The capital Ravenna was quickly besieged and Odoacer was surrounded behind his walls. But since Ravenna’s port remained undisturbed, food and supplies could be easily acquired. It was because of this that the siege lasted for about 3 years. Eventually, a Gothic fleet was assembled and food supplies finally cut off from Ravenna. Odoacer was at last forced to negotiate.
Scene representing a battle between Ostrogoths and Romans. (Jastrow / Public Domain)
The two warring sides negotiated a treaty, declaring that Italy would be split in half between them. To celebrate this, they hosted a large banquet in Ravenna, on the evening of March 15 th in 493. It was then that Theodoric, in a true “ Red Wedding” fashion, offered a toast and killed Odoacer with his own hands.
Odoacer’s forces were promptly massacred as well. With this final stroke, a bloody exclamation mark on his conquest, Theodoric the Amal brought the war to an end. He conquered Italy and the Ostrogothic Kingdom was born.
Theodoric wanted to assert his power fully, and for that he needed the recognition from Constantinople. When Emperor Zeno died in 491, and Anastasius came to rule, it was crucial for Theodoric to be recognized. This finally happened in 498 after several negotiations. After these negotiations there was a clear acceptance of Theodoric’s independent rule in the Italian provinces.
From the start of his rule, Theodoric attempted to rule all the ethnicities of Italy equally. He exercised great religious tolerance and styled himself as the king of Romans and Goths – for he was both a Goth and a Roman citizen and patrician. He became known as Theodoric the Great and reigned from 493 to 526.
His rule was marked by a great period of relative peace and prosperity for the Italian peninsula and Ostrogothic Kingdom. He managed at the same time to act as a Roman ruler of Roman citizens, and as a traditional ‘King of the Goths’ for his own people. Different Christian denominations and religions got along. Still, his relations with the throne in Constantinople were strained at best, with several collisions over the year – but without warfare.
The Dissipating Kingdom – Death of the Great King
Theodoric the Great died on August 30th 526 AD, in his seventy second year. And with him gone all the achievements he accomplished in his 33 year reign began dying too. The alliance began dissipating and the successors began vying for power. Theodoric’s heir was his infant grandson Athalaric who was unable to rule.
The Mausoleum of Theodoric the Great, ruler of the Ostrogothic Kingdom, Ravenna, Italy. (Richard / CC BY-SA 2.0)
In his stead, acting as regent, was his mother and Theodoric’s daughter – Amalasuntha. She was disliked by the Gothic nobles due to her sex, and her policies which relied on positive Goth and Roman relations. She relied on the support from Emperor Justinian I, to the dislike of her contemporaries. They eventually planned to overthrow her.
When her son, young Athalaric, died, she knew that her only solution was the support of her cousin Theodahad. She also sent proposals to Justinian to cede Italy to him. Amalasuntha then proceeded to crown Theodahad, giving him a kingly crown to ensure his support. But instead, he imprisoned her on an island in Lake Bolsena. There, she was executed in her bath in May 535.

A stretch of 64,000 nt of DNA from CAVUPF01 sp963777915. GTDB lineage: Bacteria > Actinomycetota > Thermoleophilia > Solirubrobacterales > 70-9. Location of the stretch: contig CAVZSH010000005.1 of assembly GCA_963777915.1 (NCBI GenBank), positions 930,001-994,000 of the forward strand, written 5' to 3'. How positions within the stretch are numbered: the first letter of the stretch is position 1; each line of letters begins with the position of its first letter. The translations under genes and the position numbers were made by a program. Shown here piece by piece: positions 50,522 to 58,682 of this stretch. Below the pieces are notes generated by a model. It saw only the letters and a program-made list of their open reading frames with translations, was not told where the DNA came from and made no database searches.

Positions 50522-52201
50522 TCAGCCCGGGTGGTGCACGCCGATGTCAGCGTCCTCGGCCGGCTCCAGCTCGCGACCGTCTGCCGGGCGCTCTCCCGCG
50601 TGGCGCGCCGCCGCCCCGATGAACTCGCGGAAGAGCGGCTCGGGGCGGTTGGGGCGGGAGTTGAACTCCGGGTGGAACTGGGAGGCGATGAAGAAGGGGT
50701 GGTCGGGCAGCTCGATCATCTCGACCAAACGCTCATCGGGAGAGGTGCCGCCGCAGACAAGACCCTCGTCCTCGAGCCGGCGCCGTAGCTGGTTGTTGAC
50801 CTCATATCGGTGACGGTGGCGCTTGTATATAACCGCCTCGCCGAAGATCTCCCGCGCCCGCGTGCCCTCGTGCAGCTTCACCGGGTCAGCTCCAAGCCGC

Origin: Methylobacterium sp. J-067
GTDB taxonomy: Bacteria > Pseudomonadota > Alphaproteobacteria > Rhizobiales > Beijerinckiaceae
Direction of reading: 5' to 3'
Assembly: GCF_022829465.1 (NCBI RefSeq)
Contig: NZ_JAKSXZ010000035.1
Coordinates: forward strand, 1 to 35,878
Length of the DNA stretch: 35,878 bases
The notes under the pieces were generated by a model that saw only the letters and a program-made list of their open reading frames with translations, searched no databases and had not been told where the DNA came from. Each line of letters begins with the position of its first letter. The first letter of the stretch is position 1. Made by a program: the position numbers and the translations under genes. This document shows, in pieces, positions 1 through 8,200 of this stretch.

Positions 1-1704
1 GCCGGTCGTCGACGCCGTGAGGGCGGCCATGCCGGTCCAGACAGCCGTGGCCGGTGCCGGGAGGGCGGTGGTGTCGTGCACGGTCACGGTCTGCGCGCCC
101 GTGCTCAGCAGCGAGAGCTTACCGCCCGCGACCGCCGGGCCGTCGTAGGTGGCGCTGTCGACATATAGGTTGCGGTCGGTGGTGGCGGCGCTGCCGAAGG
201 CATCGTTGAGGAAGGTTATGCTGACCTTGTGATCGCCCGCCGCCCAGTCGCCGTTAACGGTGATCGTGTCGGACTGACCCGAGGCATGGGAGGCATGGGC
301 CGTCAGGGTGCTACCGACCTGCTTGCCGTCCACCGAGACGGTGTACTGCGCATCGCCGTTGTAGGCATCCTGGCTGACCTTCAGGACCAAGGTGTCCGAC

For Emperor Justinian I, this served as a great excuse to reclaim Italy and end the Ostrogothic Kingdom and the threat it posed. This resulted in the beginning of the Gothic War. It lasted from 535 to 554 and was an attempt by Justinian to reclaim the territories of the Roman Empire that were lost in the previous century.
With two great generals at his side, Narses and Belisarius, he set out to once and for all reclaim Italy from the Germanic hands. In the previous years, Justinian successfully reconquered the province of Africa from the Germanic tribe of Vandals.
In the first five years of the war, the Byzantines scored great victories from two sides. Mundus reconquered Dalmatia (but died in the process), while Belisarius conquered Sicily, then Naples in 536, Rome in the same year, and at last the capital Ravenna in 540. With this, the Byzantines seemingly reconquered their lost province. But after the departure of Belisarius, and lack of a Roman commander in chief to keep things together, the Goths – who still held the northern parts of the province – chose a new king – Baduila – and from 542 began a new offensive.
Under his leadership, Goths marched south and bypassed Rome. Most Roman garrisons were not strong enough, and southern Italy was soon once again under Gothic rule. He then returned to besiege Rome. The city was under siege for a whole year. In the meanwhile, Belisarius returned to Italy with fresh forces and reconquered the south.
In December 546, with Belisarius still in the south, Baduila’s forces entered Rome and plundered and razed the city walls. Once they left, Belisarius reconquered Rome in 547 and made repairs.
It wasn’t until 551 that the Byzantines amassed enough troops to launch a final reconquest of Italy and a last attempt at destroying the Ostrogoths. They succeeded at this in October of 553 AD, when they decisively won at the Battle of Mons Lactarius, destroying the last remnants of the Ostrogoths, and reconquering their lost province. The Ostrogoths were no more – and with them faded the Ostrogothic Kingdom.
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The Goths at the Battle of Mons Lactarius. (Hohum / Public Domain)
The Longobards Seize the Chance
The wars for Italy left the peninsula utterly devastated and depopulated. Paradoxically, once the Ostrogoths were gone, and the land barren, the Byzantines could not successfully keep their territory. The wars were in vain – in 568 AD the Germanic Longobard tribe descended upon Italy, conquering large parts of it. They would rule until 774 AD.
Such was the dreaded fate of Italy – in a period that saw great migrations and ravenous appetites, it was the common people that suffered. Lives were lost, villages raided, towns razed. Generations perished at sword tip, and ethnicities disappeared in whole.
Such was the will of the Germanic warrior tribes – battle upon battle upon battle – eroding themselves until they are no more. And history and time sweep over their memory, with nothing to keep it alive.
Top image: The spread of the Ostrogothic Kindom, The Goths at the Battle of Mons Lactarius. Source: Hohum / Public Domain
Arnold, J., Bjornlie, S., and Sessa, K. 2016. A Companion to Ostrogothic Italy. Brill.
Burns, T. 1991. A History of Ostrogoths. Indiana University Press.
Wolfram, H. 1990. History of the Goths. University of California Press.